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ASAP Commentary: Guidelines for contributors

I. Functions and nature of ASAP commentary

A sufficient reason for including peer commentary in ASAP is that dialog is central to scientific progress and the growth of knowledge. A second reason, related to this, is that papers with commentary are useful from a pedagogical standpoint, as they can provide students with multiple perspectives on complex social issues.  A third is that the social policy issues with which ASAP concerns itself are often sufficiently nuanced, multifaceted, and multidisciplinary so that no single author or paper could do justice to them.

ASAP’s approach to publishing commentary is an unusual one. Target papers are published twice: First, under a banner that invites commentary for a period of approximately six months, then again in a “virtual issue” together with comments and the author’s response.  The approach avoids the insularity that can occur when comments are invited only from selected scholars and avoids the time lags that can occur when a collection of papers and comments is held up for the slowest link.  The approach retains the benefits of peer review and commentary, providing a vetted dialectic structure that is arguably critical to the growth of knowledge and valuable from a pedagogical standpoint. 

ASAP has included papers with commentary almost since the inception of the Journal.  With the 2010 Volume, ASAP has expanded the use of this approach, as all authors have the option of inviting commentary. The decision to invite commentary is made by the author or authors at the time of initial submission. 

II. Guidelines for submitting comments

All comments will be refereed.  Commentators may, at their discretion, choose to submit their work anonymously (blind).    Comments will typically be less than 1000 words in length, excluding references and an abstract of no more than 100 words. References and paper structure should adhere to guidelines provided in the most recent version of the APA Manual­. The typical comment will include no more than one level of heading and may include tables and/or figures where appropriate. Comments should not include endnotes or footnotes, but should include a brief author note.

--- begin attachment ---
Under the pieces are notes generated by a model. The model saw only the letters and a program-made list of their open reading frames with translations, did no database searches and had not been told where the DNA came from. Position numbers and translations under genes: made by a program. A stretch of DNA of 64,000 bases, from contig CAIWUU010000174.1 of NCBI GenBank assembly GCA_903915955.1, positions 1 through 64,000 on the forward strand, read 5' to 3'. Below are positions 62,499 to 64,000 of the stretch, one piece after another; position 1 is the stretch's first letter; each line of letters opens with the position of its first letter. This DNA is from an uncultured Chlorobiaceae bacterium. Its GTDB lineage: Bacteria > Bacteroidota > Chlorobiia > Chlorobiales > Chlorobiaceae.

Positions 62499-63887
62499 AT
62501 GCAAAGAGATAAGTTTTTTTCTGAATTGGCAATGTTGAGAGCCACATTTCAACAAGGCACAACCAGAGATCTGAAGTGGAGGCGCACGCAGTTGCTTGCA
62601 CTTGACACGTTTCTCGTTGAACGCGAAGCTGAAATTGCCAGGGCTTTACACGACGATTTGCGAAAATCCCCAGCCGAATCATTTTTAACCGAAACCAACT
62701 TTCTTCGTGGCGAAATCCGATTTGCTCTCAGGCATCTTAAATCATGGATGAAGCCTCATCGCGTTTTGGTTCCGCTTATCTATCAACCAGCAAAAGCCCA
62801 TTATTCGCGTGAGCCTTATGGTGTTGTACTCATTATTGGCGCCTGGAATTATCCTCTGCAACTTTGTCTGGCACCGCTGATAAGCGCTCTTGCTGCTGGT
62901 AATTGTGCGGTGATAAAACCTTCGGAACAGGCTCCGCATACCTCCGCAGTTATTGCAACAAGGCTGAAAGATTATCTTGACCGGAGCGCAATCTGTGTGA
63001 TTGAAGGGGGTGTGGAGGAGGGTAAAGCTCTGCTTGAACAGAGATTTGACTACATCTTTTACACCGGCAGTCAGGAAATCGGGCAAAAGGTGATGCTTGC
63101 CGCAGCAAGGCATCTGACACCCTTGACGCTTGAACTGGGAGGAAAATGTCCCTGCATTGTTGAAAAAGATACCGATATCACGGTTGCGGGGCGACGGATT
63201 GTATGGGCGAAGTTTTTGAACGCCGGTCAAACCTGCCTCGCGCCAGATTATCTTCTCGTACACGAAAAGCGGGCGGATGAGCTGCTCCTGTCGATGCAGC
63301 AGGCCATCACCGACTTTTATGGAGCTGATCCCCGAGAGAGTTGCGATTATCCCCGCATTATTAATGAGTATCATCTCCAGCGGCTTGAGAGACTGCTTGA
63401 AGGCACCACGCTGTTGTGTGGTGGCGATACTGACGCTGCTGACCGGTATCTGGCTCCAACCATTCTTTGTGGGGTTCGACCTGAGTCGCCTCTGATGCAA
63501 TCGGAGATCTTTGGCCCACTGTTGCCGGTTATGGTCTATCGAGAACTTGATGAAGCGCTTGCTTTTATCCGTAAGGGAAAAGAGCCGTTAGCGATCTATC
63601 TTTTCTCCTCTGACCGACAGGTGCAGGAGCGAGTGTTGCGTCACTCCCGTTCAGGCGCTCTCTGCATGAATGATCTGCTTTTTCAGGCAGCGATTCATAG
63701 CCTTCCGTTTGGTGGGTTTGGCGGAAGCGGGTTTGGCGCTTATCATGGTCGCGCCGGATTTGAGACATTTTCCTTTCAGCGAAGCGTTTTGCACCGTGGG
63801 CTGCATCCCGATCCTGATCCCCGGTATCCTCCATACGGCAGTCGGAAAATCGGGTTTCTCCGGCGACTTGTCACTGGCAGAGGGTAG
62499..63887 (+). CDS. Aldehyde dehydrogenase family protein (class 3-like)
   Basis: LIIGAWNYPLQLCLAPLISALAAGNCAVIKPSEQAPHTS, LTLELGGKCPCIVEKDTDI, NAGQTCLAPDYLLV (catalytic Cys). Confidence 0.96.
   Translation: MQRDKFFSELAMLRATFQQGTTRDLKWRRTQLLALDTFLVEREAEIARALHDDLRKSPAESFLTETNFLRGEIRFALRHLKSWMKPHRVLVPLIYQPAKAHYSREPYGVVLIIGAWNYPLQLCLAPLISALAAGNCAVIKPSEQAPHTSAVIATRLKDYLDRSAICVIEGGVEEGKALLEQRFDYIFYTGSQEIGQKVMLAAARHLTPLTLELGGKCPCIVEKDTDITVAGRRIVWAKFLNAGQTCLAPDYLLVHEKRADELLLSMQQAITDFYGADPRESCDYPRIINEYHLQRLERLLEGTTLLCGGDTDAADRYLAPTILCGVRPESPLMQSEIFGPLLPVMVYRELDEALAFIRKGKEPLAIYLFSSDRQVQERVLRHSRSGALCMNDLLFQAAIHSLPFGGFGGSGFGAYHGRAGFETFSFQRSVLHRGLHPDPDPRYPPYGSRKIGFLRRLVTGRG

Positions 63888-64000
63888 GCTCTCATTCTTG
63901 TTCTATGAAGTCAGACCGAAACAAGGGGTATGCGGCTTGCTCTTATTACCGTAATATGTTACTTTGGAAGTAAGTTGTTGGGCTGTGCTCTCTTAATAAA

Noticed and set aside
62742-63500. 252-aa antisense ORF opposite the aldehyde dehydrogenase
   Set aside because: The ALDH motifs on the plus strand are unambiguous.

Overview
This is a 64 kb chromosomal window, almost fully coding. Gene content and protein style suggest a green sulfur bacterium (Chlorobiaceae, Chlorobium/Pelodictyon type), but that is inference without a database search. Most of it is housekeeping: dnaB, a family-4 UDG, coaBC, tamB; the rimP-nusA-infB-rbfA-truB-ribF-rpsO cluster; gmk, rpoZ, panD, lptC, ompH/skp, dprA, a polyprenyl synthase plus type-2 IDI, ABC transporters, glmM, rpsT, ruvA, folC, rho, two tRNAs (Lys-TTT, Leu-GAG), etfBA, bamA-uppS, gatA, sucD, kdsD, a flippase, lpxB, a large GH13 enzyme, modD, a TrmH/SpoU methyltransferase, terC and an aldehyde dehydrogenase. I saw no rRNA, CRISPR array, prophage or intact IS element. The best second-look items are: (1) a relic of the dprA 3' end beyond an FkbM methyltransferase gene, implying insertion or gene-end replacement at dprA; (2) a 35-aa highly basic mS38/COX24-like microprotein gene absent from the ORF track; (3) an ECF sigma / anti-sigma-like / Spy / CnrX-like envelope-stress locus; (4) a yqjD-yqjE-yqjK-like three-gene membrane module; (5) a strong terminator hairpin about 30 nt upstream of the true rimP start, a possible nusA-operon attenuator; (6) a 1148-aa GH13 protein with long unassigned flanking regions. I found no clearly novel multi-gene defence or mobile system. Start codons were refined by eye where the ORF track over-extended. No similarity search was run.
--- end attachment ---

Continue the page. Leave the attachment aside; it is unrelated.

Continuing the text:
Comments should be submitted online at

In preparing comments, authors are encouraged to be explicit in describing the relationship between their own contribution and those of the target paper.  Typically, comments will not restate large portions of the initial argument, but will indicate the aspect or aspects of the target paper that provide the starting point for the comment. 

Commentators are urged to keep in mind the guidelines for reviewers provided in the next section.

III. Guidelines for evaluating comments

Editorial decisions on the inclusion of comments will be based on their perceived ability to advance the scientific, pedagogical, and policy-relevant goals described above.  It is anticipated that comments will be constructive and may include (a) evidence-based arguments, where evidence may be scholarly (literature-based) or empirical (data-based); such arguments may supplement or contradict those in the initial paper. Comments may also center on (b) logical or methodological critiques or elaborations, (c) discussions of the implications for settings, policies, or areas of scholarship not considered in the initial paper, or, less ideally, (d) may treat the initial paper as a starting point for consideration of a closely analogous line of scholarship or policy. 

Additional questions concerning the suitability, structure, or submission of comments may be sent to the editor (